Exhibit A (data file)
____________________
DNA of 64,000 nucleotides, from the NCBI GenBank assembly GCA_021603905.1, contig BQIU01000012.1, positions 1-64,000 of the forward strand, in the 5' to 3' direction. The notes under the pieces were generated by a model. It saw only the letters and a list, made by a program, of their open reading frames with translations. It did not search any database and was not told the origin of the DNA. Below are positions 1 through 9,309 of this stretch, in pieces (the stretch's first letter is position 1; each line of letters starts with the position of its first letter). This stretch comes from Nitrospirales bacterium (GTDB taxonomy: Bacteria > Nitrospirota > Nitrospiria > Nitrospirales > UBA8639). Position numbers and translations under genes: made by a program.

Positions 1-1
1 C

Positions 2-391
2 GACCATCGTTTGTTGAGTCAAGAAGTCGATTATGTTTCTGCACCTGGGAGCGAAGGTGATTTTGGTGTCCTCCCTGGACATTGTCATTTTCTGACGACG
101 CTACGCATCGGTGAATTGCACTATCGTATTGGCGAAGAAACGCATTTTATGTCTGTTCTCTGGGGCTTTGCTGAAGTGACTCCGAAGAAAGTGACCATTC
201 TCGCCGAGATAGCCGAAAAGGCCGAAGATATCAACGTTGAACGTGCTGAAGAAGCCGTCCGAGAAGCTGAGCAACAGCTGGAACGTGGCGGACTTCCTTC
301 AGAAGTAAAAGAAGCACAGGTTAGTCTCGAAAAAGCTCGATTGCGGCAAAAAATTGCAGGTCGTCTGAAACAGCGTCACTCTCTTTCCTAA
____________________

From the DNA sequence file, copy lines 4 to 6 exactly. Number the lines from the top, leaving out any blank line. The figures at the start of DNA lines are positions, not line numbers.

Positions 2-391
2 GACCATCGTTTGTTGAGTCAAGAAGTCGATTATGTTTCTGCACCTGGGAGCGAAGGTGATTTTGGTGTCCTCCCTGGACATTGTCATTTTCTGACGACG
101 CTACGCATCGGTGAATTGCACTATCGTATTGGCGAAGAAACGCATTTTATGTCTGTTCTCTGGGGCTTTGCTGAAGTGACTCCGAAGAAAGTGACCATTC